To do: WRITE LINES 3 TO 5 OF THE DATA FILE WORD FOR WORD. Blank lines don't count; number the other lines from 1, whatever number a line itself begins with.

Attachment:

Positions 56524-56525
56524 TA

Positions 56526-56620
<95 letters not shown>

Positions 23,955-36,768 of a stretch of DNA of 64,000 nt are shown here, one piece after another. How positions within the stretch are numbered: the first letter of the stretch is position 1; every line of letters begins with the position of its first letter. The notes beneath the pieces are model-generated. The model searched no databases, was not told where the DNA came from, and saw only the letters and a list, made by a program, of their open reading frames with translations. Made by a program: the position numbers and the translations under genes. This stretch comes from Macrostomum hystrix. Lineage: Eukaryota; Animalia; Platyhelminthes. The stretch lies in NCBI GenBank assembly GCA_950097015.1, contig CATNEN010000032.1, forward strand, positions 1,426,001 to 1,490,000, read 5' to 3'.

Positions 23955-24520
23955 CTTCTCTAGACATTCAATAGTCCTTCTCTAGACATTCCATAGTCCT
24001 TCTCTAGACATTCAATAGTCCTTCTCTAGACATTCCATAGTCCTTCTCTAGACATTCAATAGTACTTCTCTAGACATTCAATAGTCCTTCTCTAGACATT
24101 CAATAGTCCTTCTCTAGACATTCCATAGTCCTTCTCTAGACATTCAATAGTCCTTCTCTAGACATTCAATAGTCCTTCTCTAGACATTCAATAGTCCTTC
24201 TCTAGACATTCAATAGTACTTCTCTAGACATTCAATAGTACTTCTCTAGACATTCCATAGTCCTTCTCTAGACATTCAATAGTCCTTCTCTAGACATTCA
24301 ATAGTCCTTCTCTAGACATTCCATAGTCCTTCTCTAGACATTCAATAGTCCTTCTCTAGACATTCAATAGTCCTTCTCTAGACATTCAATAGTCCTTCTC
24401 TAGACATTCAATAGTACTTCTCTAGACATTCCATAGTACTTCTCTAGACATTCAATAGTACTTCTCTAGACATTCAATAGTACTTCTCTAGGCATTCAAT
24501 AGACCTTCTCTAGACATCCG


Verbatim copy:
Positions 56526-56620
<95 letters not shown>

Positions 23,955-36,768 of a stretch of DNA of 64,000 nt are shown here, one piece after another. How positions within the stretch are numbered: the first letter of the stretch is position 1; every line of letters begins with the position of its first letter. The notes beneath the pieces are model-generated. The model searched no databases, was not told where the DNA came from, and saw only the letters and a list, made by a program, of their open reading frames with translations. Made by a program: the position numbers and the translations under genes. This stretch comes from Macrostomum hystrix. Lineage: Eukaryota; Animalia; Platyhelminthes. The stretch lies in NCBI GenBank assembly GCA_950097015.1, contig CATNEN010000032.1, forward strand, positions 1,426,001 to 1,490,000, read 5' to 3'.